A further slowing in growth
AUD/USD began the year at 0.6802 and ended January at 0.7056, a 2.5 cents or 3.7% gain.
AUD/USD began the year at 0.6802 and ended January at 0.7056, a 2.5 cents or 3.7% gain. The low of 0.6688 came on 3 January and high of 0.7142 on 23 January. AUD strength last month came in conjunction with favourable moves in each of the variables that have historically driven most of AUD’s volatility, namely risk sentiment, commodity prices and interest rate differentials (see below and Chart 3).
A very positive month for risk sentiment, with many benchmark equity indices scoring double digit gains (e.g. +10.7% for both the ASX 200 and NASDAQ) came despite mounting evidence suggesting the US was falling into recession (e.g., very weak Retail Sales and Industrial Production). Rather, when combined with softer than expected US inflation-related news, the data flow added to market confidence that the Fed’s rate hiking cycle would soon cease and that rate cuts would eventuate before year-end, supporting risk sentiment in the process.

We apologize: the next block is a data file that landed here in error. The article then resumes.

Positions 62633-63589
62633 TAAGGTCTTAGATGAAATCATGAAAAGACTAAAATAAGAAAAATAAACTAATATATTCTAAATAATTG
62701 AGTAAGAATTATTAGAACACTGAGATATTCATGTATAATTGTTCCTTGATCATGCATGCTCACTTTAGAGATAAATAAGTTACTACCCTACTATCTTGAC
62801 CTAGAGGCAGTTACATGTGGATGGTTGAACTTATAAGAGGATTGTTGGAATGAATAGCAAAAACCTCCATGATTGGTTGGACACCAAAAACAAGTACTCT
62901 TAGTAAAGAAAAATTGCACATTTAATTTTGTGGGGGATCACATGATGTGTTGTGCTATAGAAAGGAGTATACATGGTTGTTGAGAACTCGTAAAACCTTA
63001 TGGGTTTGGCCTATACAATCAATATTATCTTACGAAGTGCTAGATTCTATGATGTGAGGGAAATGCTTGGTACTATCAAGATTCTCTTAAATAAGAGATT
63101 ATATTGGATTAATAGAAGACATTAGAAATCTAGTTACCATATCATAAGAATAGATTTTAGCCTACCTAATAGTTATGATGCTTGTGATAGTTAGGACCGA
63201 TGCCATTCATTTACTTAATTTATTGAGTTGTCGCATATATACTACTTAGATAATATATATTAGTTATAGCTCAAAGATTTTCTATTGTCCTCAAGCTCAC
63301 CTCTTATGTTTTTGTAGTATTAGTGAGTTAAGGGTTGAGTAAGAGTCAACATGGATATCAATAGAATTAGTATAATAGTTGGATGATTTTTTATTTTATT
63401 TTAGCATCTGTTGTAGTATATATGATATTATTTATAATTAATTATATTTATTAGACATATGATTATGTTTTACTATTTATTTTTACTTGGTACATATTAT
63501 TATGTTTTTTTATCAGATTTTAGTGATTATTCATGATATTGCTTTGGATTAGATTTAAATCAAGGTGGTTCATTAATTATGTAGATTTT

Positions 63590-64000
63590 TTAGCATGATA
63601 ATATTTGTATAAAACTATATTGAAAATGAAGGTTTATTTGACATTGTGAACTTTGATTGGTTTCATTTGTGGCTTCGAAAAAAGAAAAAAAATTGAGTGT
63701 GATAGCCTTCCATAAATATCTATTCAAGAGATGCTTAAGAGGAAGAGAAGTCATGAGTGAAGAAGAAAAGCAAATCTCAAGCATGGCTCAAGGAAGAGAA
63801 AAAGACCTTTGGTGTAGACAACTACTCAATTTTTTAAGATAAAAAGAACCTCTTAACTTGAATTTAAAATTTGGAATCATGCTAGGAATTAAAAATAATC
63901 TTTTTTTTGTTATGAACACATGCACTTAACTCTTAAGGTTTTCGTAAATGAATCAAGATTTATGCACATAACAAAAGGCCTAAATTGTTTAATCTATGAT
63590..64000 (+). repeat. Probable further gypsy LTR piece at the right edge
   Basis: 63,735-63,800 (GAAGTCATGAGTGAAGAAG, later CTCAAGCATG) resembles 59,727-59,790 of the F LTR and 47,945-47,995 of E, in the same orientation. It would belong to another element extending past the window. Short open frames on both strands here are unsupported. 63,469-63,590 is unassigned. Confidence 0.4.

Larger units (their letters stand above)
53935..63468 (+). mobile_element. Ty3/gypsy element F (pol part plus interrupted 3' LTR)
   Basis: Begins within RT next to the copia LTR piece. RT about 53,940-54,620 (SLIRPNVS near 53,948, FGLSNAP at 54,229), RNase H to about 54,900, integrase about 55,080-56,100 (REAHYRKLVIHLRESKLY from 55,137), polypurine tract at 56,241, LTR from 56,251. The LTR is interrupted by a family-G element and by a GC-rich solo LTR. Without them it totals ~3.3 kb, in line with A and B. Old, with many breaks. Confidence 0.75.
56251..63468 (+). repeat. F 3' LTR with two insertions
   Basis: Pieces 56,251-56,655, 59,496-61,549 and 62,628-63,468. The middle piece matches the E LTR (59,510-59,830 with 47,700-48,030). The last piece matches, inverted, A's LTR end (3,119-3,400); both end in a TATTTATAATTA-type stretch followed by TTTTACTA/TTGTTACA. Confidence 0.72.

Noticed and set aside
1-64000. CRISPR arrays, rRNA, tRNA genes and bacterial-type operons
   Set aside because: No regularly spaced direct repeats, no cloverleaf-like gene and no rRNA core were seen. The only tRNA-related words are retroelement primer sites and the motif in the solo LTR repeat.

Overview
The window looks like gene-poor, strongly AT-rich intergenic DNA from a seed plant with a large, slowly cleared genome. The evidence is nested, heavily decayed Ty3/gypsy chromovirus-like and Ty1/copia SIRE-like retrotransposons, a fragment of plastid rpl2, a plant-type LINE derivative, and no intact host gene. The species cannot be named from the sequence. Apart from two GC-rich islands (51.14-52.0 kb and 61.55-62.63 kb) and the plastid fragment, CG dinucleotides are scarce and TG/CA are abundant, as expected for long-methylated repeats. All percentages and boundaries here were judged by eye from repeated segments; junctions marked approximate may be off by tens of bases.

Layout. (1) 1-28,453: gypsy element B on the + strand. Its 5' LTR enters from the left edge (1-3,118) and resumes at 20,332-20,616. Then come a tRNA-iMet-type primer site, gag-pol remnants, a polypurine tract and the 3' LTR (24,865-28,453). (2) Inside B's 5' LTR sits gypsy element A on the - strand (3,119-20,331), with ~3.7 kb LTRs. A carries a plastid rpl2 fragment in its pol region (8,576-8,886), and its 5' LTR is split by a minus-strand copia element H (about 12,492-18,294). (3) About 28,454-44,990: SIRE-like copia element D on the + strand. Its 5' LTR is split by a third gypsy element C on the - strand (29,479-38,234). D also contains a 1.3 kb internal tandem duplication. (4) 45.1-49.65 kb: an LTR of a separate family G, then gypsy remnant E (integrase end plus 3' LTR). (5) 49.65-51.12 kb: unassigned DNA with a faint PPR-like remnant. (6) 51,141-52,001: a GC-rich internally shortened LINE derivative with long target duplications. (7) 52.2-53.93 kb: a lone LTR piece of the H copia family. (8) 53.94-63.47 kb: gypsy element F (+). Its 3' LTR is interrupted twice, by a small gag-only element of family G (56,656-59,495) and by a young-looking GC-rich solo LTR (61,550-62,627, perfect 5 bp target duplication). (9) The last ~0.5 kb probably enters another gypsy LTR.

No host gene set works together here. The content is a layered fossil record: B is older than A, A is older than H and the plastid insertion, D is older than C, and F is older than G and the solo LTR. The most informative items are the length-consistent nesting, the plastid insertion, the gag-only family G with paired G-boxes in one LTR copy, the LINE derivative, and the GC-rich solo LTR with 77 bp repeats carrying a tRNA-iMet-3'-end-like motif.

China’s rapid U-turn away from zero-covid provided positive AUD impetus on several fronts. It supported risk sentiment on the view a strong China rebound would support the global economy and drove a significant rise in key commodity prices (e.g., iron ore and base metals). Plus, strong gains for the CNY had direct read-through to a firmer AUD/USD, in line with historical tendencies,
As for interest rate considerations, the higher-than-expected Q4 CPI data on 25 January reversed an earlier fall-back in market pricing for the RBA’s terminal rate, directly boosting AUD. Alongside, bond yield differentials moved significantly in the AUD’s favour (e.g. the 10-year AU-US from -48bps to +4bps over the course of January).
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